Green Buckeye RN

Newsweek: Heavy Metal High School
October 18, 2010, 2:08 pm
Filed under: News

As evidence mounts of health hazards at many U.S. schools, parents are increasingly frustrated by the difficulty in keeping their kids’ learning environments safe.
Will & Deni McIntyre / Corbis
 The elementary, middle, and high schools in Cle Elum, Wash.—a town on the eastern side of the Cascade Mountains with a poverty rate twice the national average—were built across from the trash transfer station. They are also near a washing station once used by coal-mining operations, which left hills of black waste containing arsenic, cadmium, and lead. The elementary school opened without heat, and the boilers that were ultimately installed did not burn cleanly and released exhaust into an intake for the ventilation system located feet away. Construction issues led to water seeping into the building, and mold grew throughout the school.

All of this is according to Thelma Simon, a parent who removed her son, Kyle, from the system in 1995 because of his constant asthma attacks, and former teachers who also claim to have been sickened by the buildings. Other kids and teachers reported symptoms including mouth blisters, rashes, and cysts, and teachers in the high school ultimately filed a lawsuit. But though the school district made some improvements in response to the suit, Simon and teachers who left the school system for health reasons say the underlying problems remain unaddressed, and they continue to hear reports of the schools’ causing illness. (Mark Flatau, who became the district’s superintendent in 2005, says all environmental problems in the high school were resolved well before he arrived and he is unaware of a problem ever existing in the building shared by the lower and middle schools.) Until Kyle graduated from high school in 2008, Simon and her husband drove 64 miles a day to take him to school in a neighboring district.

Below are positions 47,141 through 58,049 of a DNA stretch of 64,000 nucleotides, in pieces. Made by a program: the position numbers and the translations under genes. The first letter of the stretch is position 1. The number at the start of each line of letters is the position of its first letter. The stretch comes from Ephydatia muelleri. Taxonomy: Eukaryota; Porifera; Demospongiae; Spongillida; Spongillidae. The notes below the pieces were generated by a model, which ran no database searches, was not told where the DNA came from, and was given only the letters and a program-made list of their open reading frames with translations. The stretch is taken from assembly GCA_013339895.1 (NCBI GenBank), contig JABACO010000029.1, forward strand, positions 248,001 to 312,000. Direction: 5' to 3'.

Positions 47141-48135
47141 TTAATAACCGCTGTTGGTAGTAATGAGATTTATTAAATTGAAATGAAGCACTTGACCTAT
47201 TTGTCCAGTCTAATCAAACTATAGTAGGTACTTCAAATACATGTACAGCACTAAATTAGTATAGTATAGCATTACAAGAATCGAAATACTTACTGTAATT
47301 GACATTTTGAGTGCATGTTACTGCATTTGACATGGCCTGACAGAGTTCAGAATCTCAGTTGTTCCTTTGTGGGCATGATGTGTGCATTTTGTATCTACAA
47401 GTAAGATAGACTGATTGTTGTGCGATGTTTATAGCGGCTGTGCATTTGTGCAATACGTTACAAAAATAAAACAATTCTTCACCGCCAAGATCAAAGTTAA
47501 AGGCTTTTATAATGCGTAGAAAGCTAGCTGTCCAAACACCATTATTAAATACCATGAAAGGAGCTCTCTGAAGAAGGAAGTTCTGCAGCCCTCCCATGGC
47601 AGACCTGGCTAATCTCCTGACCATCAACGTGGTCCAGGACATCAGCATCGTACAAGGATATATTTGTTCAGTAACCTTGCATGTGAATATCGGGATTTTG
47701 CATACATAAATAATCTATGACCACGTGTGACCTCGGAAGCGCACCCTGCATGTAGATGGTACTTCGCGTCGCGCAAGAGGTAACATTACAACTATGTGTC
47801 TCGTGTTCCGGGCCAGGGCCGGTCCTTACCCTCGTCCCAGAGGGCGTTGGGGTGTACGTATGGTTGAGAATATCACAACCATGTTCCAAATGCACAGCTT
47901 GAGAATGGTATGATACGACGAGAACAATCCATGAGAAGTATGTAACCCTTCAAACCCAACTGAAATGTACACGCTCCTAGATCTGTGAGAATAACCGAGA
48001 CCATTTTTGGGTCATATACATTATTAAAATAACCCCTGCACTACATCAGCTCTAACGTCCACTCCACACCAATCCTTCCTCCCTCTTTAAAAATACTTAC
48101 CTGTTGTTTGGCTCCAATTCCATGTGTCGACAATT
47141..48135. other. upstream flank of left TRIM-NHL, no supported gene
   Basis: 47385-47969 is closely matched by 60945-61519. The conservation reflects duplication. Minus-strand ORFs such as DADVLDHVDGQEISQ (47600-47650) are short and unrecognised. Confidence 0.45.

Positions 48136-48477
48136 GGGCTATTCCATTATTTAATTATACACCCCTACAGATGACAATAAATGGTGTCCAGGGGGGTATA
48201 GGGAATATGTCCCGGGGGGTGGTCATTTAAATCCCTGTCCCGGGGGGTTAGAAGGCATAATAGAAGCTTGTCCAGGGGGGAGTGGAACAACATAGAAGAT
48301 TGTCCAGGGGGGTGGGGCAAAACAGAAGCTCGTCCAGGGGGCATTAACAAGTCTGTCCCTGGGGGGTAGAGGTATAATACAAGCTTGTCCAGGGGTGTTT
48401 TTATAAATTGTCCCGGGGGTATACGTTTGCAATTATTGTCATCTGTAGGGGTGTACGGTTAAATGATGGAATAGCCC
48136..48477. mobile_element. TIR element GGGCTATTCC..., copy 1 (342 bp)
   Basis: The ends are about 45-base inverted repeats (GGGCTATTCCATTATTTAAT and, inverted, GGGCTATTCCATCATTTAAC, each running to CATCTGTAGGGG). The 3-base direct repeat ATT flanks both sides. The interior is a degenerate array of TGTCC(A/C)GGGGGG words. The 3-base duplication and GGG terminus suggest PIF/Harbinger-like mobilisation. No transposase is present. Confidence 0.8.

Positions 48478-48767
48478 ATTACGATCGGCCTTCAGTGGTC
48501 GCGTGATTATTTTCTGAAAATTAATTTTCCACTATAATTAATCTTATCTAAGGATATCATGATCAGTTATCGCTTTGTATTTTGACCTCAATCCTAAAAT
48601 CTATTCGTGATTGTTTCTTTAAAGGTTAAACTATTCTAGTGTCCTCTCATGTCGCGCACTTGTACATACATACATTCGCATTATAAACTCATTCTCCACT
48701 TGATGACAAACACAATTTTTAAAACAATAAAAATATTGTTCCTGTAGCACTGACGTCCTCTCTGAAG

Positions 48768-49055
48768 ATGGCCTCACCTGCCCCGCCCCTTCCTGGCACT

This should be a one-of-a-kind story. But tales of schools rife with mold and toxins from building materials, as well as schools built on former industrial sites or in the shadow of chemical factories, can be found all across the country.  A 2009 report by the nonprofit advocacy group the Healthy Schools Network estimated that roughly 32 million children nationwide may be at high risk of health problems based “solely on the condition of the school.”

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